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Science

Most cyclists will get interested in the biomechanics of cycling at some point. One of these moments is when looking into advancing from platform pedals to clipless systems, or when they had a crash caused by clipless pedals and trying to find out if the risk is worth the benefit.

My interest in the scientific aspects of cycling started with reading the book "Cycling Science: How Rider and Machine Work Together" by Max Glaskin. Even almost ten years later, it is still a great starting point for any cyclist. It is a beautifully designed book, visualizing the often relatively dry scientific facts with aesthetic graphics and charts. Thus, it is more a clever tease than a scientific compendium.

Coming to clipless pedals and bike shoes, you will find myths long debunked by scientific studies but still almost religiously repeated in the media and among cyclists. Sometimes the age of these studies works against the facts, are ignored by the cycling world, and are easily dismissed as "old data." For example, the myth of the upstroke has been debunked since the 1980s and is still out there.

We developed the Bythlon pedal system for the ambitious cyclist. Bythlon offers additional performance allowing cycling with purpose-designed bike shoes but without the risk of clipping in. Our customers switching from regular sports shoes to rigid-soled cycling shoes report back average performance gains around 15 to 25%. However, supporting scientific data beyond this study from 1995 has been rare.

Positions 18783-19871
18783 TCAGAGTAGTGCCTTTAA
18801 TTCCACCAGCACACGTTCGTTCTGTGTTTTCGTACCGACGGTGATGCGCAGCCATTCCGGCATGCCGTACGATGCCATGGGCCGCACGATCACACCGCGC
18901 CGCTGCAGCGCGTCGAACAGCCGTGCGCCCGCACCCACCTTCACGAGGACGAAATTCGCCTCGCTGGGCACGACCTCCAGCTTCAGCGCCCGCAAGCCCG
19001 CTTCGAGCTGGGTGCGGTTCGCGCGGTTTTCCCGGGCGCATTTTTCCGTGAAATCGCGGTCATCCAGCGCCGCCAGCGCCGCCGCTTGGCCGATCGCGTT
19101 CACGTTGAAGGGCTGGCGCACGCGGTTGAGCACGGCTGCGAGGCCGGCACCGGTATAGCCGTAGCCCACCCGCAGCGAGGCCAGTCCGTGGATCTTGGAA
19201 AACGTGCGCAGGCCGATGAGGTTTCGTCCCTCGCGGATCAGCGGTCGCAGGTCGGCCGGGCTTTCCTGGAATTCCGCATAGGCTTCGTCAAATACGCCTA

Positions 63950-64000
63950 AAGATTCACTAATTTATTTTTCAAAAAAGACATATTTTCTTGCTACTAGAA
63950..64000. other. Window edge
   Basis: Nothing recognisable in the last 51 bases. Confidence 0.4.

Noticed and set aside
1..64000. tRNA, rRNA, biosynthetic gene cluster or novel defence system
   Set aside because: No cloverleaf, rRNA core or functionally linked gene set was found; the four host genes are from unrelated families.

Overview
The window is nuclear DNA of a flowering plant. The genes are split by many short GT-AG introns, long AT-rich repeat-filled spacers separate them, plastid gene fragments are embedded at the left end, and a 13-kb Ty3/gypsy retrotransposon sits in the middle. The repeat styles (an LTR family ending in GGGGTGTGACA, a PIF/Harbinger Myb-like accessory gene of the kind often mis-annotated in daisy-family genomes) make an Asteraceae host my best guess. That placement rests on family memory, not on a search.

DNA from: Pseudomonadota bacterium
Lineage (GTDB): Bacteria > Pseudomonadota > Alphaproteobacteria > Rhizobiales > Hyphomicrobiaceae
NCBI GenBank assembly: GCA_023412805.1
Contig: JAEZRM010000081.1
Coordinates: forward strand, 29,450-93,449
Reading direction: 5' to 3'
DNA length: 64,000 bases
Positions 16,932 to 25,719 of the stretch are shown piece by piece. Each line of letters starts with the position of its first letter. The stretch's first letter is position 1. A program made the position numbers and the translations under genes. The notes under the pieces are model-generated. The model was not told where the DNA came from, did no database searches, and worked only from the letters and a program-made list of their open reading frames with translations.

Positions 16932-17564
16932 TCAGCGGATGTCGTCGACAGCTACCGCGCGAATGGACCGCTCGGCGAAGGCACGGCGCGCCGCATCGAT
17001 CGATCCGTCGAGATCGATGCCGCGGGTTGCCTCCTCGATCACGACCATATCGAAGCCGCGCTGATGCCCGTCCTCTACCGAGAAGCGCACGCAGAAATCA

Fortunately, there is a new refreshed interest in cycling science. We find associate professor Rodger Kram at the University of Colorado at the forefront of the research into the efficiency of bike shoes. In recent years he has published three related studies in the journal Footwear Science.

The first one is from 2016 and came to the somewhat surprising conclusion that the shoe type and shoe–pedal interface do not affect the metabolic cost of bicycling. Wait, what? Yes, the researcher found that the energy required pedaling at defined watt output and cadence with sneakers on a flat pedal, then an identical shoe with toe clips, and finally clipless pedals was all the same.

A closer look at the methods reveals the answer: The participants were ten healthy, injury-free, experienced competitive, or experienced recreational cyclists and were asked to pedal 5 minutes with steady cadence at 50, 100, and 150 watts with 5-minute breaks in-between. Everyone with a power meter or a smart home trainer will recognize that these output levels are very low and brief, particularly for experienced riders. So yes, to us, this is obvious: For short steady-state rides with low effort, shoes don't matter.

I guess someone pointed the researchers in the right direction, and they repeated the test in 2019 for a second study—this time aiming at maximum power levels. Comparing running shoes with toe clips versus cycling shoes with click-in pedals showed the cycling shoes enhanced the maximum power output by 16.6 +/- 10.2%. This finding is again no surprise to us – our customers report similar figures.

Maybe there is one question left: Bike shoe soles come with different grades of stiffness. The stiffest are the most expensive and made from carbon versus the less rigid nylon versions. Is there a performance difference?

The title of the third study published in 2020 answers this already by name: "No effect of cycling shoe sole stiffness on sprint performance." The researchers tested three different bikes shoes with various levels of stiffness and found no difference for the peak power.

In conclusion, rigid-soled bike shoes help the cyclist transfer more power to the pedal, but you don't have to buy the most expensive bike shoes.

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